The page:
Ola Kallenius has many unique firsts to his credit as the 53-yearold traversed nearly three decades to make it to the top job at German automotive giant Mercedes-Benz. Born in Sweden, he not only became the first non-German to occupy the position of CEO as well as chairman of the board of Mercedes-Benz in 2019, but he also happens to be one of the first non-engineers to reach the coveted position as he came only with a finance and accounting background. As he navigates transformation of Mercedes-Benz from a producer of fuel-guzzling vehicles to an era of sustainability, connectivity, and electrics where American Tesla dominates, Kallenius counts India as one of the key enablers to drive the next phase of growth and innovation for the industry. “The future belongs to India,” Kallenius tells TOI. And, he counts not only the market’s potential for sales, but also immense tech talent at its Bangalore innovation hub. Excerpts:
How do you see the Indian car market, which has developed global scale but remains small for luxury makers?
India is one of the fastest growing markets for us globally. We are also one of the first players in India to start manufacturing electrics in the premium category. As a car industry, India closed 2022 at around 3. 8 million. Roughly, 1% of this was the upper-premium segment where we are the market leaders. I strongly believe that this segment is going to grow. The gradient is pointing upwards. With continued upward economic growth of India, the future belongs to India. Upper middle-class and more wealthy people will look towards Mercedes. At the same time, may be one has to have a strategic patience and not extrapolate the curve from any other market.
You’ve been driving the global electrification journey at MercedesBenz. Do you think electrics are the future?
If you take it from a global level, climate change is real. We need to de-carbonise, we need to move off fossil fuels. So, it becomes a natural choice that electricity is the formof energy that you’ll use to propel a vehicle… in 2019, we gave ourselves a 20-year perspective and three product life cycles to do it. Since then, we have upped our ambitions and in the summer of 2021, we said that we should be able to go quicker. So, we made a decision that all new vehicle architectures from 2025 forward will be electrical. We are going from electric-first to electric-only… we are going to accelerate it. Is it going to be closer to 2039 or 2030? I’m going to say it’s going to be closer to 2030.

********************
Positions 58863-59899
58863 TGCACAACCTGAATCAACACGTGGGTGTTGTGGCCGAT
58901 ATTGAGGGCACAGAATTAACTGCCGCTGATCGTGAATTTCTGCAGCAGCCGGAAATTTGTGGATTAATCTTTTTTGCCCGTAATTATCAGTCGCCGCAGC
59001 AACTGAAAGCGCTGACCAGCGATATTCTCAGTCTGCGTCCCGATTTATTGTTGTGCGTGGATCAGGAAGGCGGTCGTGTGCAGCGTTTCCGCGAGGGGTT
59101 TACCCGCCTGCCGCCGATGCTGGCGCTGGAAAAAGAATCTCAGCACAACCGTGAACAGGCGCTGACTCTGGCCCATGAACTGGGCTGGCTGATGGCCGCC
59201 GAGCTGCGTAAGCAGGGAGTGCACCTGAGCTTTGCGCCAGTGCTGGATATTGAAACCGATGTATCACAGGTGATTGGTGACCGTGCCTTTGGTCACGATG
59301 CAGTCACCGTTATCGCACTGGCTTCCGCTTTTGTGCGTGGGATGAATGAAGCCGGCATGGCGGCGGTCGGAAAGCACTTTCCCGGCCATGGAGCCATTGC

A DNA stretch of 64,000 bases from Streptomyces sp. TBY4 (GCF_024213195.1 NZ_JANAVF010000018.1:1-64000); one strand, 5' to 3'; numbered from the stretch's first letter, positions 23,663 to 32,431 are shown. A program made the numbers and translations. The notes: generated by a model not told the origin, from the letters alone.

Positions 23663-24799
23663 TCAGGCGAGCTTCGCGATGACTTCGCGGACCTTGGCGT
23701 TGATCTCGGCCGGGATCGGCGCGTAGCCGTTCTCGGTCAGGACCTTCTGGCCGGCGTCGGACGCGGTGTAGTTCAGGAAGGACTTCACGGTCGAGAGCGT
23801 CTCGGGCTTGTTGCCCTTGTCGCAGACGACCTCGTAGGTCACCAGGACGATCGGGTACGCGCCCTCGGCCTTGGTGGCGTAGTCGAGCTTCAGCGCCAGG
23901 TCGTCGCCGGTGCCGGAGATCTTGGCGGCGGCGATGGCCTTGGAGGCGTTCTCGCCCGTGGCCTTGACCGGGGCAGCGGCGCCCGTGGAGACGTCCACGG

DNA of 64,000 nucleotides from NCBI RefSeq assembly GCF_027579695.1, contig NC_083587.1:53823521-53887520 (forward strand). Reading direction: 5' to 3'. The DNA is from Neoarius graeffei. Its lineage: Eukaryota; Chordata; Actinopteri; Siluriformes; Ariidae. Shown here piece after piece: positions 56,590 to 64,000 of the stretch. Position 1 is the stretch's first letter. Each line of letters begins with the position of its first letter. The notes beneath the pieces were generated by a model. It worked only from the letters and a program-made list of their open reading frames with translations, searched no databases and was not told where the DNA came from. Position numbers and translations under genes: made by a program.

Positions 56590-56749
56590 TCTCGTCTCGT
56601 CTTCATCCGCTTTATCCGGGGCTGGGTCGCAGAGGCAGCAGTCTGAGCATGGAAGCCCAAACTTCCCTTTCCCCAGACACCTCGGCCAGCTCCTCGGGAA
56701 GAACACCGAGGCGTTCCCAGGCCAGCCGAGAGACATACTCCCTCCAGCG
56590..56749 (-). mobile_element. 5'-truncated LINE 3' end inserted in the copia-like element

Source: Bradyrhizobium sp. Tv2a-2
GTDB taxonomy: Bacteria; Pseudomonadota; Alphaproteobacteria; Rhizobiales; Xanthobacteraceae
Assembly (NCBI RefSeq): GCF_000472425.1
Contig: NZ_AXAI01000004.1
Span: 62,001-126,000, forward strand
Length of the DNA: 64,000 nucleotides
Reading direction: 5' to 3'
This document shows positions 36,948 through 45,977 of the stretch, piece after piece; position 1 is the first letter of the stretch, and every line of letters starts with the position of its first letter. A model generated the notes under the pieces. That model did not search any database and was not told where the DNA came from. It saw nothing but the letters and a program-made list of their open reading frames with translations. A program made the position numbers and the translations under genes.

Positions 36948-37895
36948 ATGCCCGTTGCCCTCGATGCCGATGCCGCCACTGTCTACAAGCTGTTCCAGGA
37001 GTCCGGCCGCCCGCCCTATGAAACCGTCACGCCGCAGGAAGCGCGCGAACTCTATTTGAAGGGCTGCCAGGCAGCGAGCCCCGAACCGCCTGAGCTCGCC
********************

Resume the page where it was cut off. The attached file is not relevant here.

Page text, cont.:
Did the rise of Elon Musk and his success with Tesla take you by surprise?
Do you think he is plain lucky or he is a genius? I made a habit in the sportthat I play to not comment on the playing skills of other sportsmen. But if I venture just a little bit, it’s no doubt that he has been a visionary technologist and also a catalyst for this change.
Your assessment of Bangalore centre, which is working on cutting-edge technologies. . .
I was super impressed when I visited our tech sanctuary in Bangalore to see both the product sites, where they are deeply involved in engineering of the next gen, operating system, etc, and on the process side as well. As we move towards de-carbonising engines, almost a bigger technological revolution is happening on the digital side. Few of those are programmed at Bangalore. Around 26 years back, we were one of the pioneers that came here when the auto industry really hadn’t yet detected India. Now we are so deeply rooted with our engineering effort here that the technologies that we develop in Bangalore are the technologies for Mercedes globally… a significant brain power is sitting in Bangalore… you’ll find India in every single Mercedes sold somewhere. Bangalore is an important part of the Mercedes-Benz brain.